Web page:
Trinity unveils first disabled cycle parking facilities in Ireland

The spaces in New Square are signposted as spaces reserved for non-standard cycles

Trinity has unveiled the first disabled cycle parking facilities in Ireland. The unveiling took place today as part of Dublin City Council’s hosting of the global cycling conference Velo-City in Dublin.

The facilities consist of three spaces which will be “accessible, step-free and wide enough to accommodate all types of non-standard cycles”. The spaces in New Square are signposted as spaces reserved for non-standard cycles.

Declan Treanor, director of Trinity’s Disability Service hopes that the move will create greater inclusivity by ensuring that “people who come to our college know that we want them to come here”.

Around 10% of students in Trinity have a disability and some students and staff use modified bikes. Treanor reiterates the importance of inclusivity on campus, telling Trinity News: “We have to think about everybody when we’re doing things, not just one type of person.”

Laura Beston, Trinity College Dublin Students’ Union (TCDSU) president-elect, told Trinity News that “we’re encouraging students to be more independent and empowered”, calling the unveiling of the new cycle parking spaces a “positive day” for Trinity.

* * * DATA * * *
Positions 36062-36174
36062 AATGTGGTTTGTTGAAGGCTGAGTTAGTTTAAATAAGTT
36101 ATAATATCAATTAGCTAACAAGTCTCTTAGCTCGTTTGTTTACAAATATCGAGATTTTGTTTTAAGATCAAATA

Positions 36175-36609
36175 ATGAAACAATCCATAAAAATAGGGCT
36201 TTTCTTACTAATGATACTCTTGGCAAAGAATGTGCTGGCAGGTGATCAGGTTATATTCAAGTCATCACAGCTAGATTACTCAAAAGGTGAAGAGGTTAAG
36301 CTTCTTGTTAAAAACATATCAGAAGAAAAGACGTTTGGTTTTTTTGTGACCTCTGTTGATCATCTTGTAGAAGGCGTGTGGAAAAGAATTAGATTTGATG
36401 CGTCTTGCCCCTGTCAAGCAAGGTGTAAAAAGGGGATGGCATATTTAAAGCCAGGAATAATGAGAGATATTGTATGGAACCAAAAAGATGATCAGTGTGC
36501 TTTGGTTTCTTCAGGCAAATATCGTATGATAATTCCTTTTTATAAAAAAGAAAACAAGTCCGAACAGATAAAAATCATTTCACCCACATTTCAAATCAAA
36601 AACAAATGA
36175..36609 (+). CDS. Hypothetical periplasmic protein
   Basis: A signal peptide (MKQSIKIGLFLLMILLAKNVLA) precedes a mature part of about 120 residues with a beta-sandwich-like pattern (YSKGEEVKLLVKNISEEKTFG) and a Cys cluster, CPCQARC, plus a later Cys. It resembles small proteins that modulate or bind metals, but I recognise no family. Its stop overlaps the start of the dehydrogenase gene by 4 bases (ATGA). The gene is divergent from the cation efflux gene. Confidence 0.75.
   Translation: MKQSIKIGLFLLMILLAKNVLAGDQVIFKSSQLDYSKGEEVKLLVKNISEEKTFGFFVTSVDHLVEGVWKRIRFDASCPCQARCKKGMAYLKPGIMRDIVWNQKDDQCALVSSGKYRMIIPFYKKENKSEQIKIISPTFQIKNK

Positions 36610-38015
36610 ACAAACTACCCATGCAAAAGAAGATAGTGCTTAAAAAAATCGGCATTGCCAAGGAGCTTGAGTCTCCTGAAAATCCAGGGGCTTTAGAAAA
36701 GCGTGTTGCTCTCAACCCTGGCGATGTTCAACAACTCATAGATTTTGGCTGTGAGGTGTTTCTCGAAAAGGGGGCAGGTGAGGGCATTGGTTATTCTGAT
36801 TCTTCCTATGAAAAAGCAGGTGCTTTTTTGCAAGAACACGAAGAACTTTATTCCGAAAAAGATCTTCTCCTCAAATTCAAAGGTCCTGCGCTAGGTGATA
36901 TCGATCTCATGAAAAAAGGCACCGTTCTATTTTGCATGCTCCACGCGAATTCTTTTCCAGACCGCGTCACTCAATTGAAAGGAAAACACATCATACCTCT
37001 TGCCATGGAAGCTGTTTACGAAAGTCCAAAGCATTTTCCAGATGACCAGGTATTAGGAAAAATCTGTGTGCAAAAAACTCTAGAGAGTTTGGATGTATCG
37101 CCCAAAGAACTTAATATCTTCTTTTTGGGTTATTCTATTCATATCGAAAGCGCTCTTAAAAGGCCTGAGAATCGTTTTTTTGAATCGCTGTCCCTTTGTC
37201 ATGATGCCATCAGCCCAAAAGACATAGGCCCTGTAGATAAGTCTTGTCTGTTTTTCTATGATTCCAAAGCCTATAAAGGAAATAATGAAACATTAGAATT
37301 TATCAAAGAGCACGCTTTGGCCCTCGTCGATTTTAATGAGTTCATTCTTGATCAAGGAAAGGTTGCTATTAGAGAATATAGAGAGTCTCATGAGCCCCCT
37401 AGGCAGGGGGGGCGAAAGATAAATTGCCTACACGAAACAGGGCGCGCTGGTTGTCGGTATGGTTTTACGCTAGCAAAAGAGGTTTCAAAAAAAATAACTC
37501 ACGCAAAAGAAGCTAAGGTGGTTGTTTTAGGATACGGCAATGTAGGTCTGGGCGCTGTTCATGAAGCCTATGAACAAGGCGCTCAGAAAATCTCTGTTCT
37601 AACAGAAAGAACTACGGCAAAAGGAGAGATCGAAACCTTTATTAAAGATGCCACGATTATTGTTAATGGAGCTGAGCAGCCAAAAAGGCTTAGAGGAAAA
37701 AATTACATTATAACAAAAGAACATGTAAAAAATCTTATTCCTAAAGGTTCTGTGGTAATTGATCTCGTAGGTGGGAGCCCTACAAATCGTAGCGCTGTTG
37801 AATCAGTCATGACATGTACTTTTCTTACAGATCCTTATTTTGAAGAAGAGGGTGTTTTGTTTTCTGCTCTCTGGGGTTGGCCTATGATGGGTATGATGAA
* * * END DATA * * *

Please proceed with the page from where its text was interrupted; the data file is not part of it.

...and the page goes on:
Increased accessibility encourages people to attend here, Beston said, adding: “People with disabilities have a lot to offer, it’s just that society is stopping them from being able to show that and partake in things and to be able to study here as well.” Beston was TCDSU Officer for Students with Disabilities for two years, from 2017 to the present.

According to the Disability Service, cycling is a popular method of transport for disabled people but most facilities “fail to cater for the needs of disabled cyclists” because cycle parking stands are placed too close together to fit a three-wheel cycle.

Treanor hopes that the new spaces in Trinity will “get people thinking” so that disabled people are not discouraged from cycling.

The move comes as a result of collaboration between the Healthy Trinity initiative, the Disability Service and Estates and Facilities.

It follows initiatives including renaming the disability service centre and the creation of a disability week to encourage a more inclusive campus.

Victoria Mitchell

Victoria Mitchell is a former Deputy News Editor for Trinity News.